And promises of funding from outside sources never eventuated meaning the City of Armadale was saddled with the creeping costs and the entire $5 million bill.

While everyone present on Friday appeared to be thoroughly enjoying themselves, it was clear the whole ordeal had left people battle-weary.

“It’s a little bittersweet,” Roleystone Theatre president Bree Hartley said, who has maintained her grace throughout the saga.

Through homelessness and disappointment at not being able to celebrate the theatre’s centenary, members have nevertheless lived by the adage that ‘the show must go on’, putting on productions wherever they could find the space.

“It’s been six years of our members’ lives, and it’s been a rollercoaster of emotions the whole time,” Ms Hartley said.

“But it is amazing to see the building here, full of people, and ready to see out another 100 years for the community.”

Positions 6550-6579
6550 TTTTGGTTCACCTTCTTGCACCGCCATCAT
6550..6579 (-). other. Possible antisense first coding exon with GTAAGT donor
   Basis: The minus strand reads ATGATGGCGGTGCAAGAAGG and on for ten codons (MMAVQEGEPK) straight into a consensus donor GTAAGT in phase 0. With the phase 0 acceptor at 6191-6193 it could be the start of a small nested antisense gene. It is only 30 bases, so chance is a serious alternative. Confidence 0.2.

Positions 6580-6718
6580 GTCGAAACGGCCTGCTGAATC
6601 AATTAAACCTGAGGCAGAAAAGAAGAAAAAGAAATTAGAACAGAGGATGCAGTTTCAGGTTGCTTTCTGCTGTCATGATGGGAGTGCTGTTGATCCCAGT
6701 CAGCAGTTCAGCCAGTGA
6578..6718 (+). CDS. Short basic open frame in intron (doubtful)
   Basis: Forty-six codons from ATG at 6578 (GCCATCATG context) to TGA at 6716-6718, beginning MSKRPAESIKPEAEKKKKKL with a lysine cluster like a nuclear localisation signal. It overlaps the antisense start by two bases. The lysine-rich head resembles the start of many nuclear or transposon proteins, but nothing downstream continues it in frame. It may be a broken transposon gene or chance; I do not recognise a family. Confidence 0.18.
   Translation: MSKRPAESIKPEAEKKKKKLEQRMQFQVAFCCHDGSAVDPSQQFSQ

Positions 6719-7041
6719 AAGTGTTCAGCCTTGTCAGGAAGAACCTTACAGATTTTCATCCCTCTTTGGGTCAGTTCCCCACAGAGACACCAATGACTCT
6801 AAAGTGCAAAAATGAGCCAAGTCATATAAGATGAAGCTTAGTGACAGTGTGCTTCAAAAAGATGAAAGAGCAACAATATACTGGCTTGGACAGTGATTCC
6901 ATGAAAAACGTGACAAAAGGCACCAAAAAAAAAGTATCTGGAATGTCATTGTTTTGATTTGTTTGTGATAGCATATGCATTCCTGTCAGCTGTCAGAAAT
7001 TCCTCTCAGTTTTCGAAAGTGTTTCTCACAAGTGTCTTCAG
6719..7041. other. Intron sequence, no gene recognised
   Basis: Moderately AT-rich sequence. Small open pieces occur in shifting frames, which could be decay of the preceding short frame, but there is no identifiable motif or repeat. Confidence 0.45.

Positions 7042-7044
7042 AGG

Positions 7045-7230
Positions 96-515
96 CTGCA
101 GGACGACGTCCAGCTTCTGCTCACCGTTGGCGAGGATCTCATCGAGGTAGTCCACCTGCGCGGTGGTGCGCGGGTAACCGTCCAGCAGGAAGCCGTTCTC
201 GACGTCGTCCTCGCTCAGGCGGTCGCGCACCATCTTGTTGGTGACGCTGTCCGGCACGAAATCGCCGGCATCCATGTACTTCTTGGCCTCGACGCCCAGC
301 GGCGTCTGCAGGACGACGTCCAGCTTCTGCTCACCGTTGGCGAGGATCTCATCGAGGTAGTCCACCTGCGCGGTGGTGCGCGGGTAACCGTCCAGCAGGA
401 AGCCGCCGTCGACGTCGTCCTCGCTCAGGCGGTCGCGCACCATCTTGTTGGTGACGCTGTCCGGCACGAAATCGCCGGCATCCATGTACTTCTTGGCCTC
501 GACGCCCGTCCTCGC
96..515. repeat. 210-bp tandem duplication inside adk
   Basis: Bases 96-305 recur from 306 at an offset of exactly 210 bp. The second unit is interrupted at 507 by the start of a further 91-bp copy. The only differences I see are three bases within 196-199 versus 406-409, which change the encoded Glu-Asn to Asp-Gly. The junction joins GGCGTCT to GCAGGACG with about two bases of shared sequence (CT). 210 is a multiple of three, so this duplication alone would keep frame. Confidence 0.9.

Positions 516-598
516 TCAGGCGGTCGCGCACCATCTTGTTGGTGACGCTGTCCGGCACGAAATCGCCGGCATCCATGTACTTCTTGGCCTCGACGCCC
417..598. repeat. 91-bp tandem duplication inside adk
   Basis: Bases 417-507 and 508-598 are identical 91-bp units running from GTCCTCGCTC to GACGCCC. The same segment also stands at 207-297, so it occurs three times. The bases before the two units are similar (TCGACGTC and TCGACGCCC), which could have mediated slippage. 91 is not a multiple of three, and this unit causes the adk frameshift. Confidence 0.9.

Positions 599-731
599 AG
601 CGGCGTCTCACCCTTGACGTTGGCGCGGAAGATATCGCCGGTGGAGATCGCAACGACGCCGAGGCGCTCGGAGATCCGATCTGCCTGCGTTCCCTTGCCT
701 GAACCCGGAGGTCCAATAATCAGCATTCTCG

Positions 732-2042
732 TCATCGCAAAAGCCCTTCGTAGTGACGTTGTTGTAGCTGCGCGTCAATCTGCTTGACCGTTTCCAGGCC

Alan Gill has performed on stages all over Perth, but the Roleystone Theatre holds a special place in his heart; it’s where he got his first major roles, and it’s where he later met his wife, Michelle Ezzy.

“This theatre has performed such a formative role in my life and who I’ve become,” he said.

“When we drove up the hill earlier it felt like we were coming home.

“I’m grateful to the council for funding this, because they could have very easily said ‘well, we didn’t get the funding but at least we tried’.”

The interior of the foyer has been completely reconfigured, with an internal atrium, and more space for the bar and kitchen.

Actor Paul Peacock and Roleystone Theatre life member Kim Fletcher in front of some of the original red weatherboards that were saved.